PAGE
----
Updated: Aug 26, 2022
I love to teach! I enjoy taking a difficult topic and explaining it in a way that people can understand.
This fascination has been a part of me since my childhood—the idea of helping and relating with others. It’s the same whether I am telling a story or reciting poetry in front of a crowd.
For me, it’s about the connection with my audience. On a basic level, I see teaching as a way to transfer my enthusiasm about a topic over to the people I am trying to reach.
I have enjoyed teaching medical students, nurses, and patients. It’s the live interaction—being right there in the moment, helping change a confused look into one of understanding. When it comes to patients, it can be a part of a safe discharge process, for example.
I remember once when I was at Book Expo America (BEA) in Washington, D.C. My book distributor invited me to be a part of the children’s author booth. I didn’t know that it was a first-come, first-served setup: Whoever showed up first had the opportunity to have the best position in the booth.
On the first day, I happened to show up late. The early birds got the worm, and I was left with a small space at the end of the table. At first I didn’t see any good thing about the situation. But I realized that it was all about the connection to the thousands of people who were attending BEA and walking by the authors’ booth.
They wanted the info on my book. I showed enthusiasm. It would have been much harder to sell these people on a product that I showed no enthusiasm about.
After graduating from college, I visited a medical school for an admissions interview. I went to the school the night before, and I met faculty members from the school. I also attended a medical school dinner with other staff and a third-year medical student.
At the end of the evening, the medical student asked me, “Do you have any hobbies?”
I spoke matter-of-factly. “I like writing stories and essays.”
“What kind of stories?”
“Mostly science fiction,” I replied.
“Well, you’re going to have to come up with some hobbies by tomorrow for the interview!”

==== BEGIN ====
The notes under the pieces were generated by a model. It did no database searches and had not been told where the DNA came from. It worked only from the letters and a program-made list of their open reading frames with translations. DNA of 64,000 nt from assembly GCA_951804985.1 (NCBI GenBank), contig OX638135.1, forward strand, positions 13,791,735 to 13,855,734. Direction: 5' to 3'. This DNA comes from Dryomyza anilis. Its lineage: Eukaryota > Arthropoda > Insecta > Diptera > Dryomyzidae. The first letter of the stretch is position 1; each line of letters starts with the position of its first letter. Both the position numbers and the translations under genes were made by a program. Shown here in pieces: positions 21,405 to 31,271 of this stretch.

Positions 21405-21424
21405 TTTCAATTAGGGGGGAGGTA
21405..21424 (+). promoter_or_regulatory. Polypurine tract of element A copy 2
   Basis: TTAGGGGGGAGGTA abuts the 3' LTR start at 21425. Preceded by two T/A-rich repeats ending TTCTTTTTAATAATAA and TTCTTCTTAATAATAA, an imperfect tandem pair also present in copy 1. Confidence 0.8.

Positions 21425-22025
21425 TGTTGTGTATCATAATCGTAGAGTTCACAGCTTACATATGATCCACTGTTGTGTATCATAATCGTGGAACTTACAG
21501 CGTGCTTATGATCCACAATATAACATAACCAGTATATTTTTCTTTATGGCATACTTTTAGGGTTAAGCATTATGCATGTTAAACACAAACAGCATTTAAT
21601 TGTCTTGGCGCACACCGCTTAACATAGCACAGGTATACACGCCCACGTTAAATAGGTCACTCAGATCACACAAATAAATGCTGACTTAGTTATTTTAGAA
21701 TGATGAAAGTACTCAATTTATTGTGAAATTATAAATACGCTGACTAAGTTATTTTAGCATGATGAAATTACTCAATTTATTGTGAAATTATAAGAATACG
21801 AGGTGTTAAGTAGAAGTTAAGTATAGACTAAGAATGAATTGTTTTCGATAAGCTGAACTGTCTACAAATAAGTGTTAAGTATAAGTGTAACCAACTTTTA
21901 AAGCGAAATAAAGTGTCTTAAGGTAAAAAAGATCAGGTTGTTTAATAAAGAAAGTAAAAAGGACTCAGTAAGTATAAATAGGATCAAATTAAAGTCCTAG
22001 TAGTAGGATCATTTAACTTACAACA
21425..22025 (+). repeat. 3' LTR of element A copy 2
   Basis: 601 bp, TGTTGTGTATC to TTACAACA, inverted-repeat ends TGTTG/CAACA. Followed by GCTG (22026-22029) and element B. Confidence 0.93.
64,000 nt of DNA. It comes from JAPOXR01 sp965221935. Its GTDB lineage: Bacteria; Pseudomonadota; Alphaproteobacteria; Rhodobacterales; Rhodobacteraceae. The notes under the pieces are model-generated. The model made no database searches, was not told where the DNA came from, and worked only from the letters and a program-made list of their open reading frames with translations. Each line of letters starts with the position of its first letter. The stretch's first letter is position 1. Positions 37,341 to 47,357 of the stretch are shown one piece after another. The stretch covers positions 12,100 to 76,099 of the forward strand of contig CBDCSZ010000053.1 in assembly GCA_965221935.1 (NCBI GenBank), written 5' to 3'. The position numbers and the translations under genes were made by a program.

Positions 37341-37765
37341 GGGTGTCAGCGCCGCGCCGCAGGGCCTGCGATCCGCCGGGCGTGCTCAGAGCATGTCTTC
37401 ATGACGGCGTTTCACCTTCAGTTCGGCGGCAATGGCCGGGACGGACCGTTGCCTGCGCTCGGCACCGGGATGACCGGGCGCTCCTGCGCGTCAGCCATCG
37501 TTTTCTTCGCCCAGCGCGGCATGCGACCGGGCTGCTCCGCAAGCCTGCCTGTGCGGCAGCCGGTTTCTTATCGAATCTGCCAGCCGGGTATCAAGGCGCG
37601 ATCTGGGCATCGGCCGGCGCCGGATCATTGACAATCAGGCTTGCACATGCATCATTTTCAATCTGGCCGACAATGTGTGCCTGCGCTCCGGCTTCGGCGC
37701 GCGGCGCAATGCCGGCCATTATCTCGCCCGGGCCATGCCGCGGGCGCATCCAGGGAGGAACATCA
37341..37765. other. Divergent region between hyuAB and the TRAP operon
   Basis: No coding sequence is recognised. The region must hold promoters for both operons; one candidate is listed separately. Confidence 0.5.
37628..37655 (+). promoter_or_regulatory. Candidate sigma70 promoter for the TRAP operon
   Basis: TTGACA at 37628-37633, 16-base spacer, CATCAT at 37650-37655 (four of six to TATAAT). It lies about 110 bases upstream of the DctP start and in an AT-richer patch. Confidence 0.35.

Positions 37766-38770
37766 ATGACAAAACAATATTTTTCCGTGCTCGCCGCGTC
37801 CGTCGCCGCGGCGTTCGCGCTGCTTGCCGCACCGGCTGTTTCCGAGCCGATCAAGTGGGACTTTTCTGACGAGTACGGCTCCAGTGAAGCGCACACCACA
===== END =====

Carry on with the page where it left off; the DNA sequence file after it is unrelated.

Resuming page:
In that moment, I was stunned. I had answered his question. I told him what my hobby was, and I specified it further when asked.
I went back to my hotel room and slept on it. By the time I woke up in the morning and started getting ready for my interview, I realized what the student had meant. I had not shown any enthusiasm when I told him about my hobby—my passion for writing.
When I got to my interviews—I had two of them—I enthusiastically engaged each interviewer.
One of them asked me to talk about my hobbies. When I infused the conversation with my genuine enthusiasm, I was able to answer the questions and make a connection. I taught him of my love and motivation for writing. When I use this definition of teaching, I realize that I am a teacher. I don’t always have to teach in a classroom.
I have three older sisters who are teachers. The fact that I am a physician doesn’t take away from my ability to teach what I know and express myself with enthusiasm.
At one time or another, most of us are asked to teach someone, or we find ourselves in that role.
The topic that we end up teaching may not be one that ignites a passion within us. In those situations, I embrace my love for people and connections. I get through those more mundane topics.
But when I have a topic that gives me enthusiasm, I embrace it even more. Sometimes it’s a part of my responsibility to teach. It could occur in a classroom or some other setting, but it’s great when I also have the opportunity to express myself on a topic that I enjoy.
On your job, there are likely many sources of knowledge, and you are one of them. You have the ability to connect to others regarding topics you know about—and with enthusiasm.
What area are you most enthusiastic about, and what do you enjoy about teaching?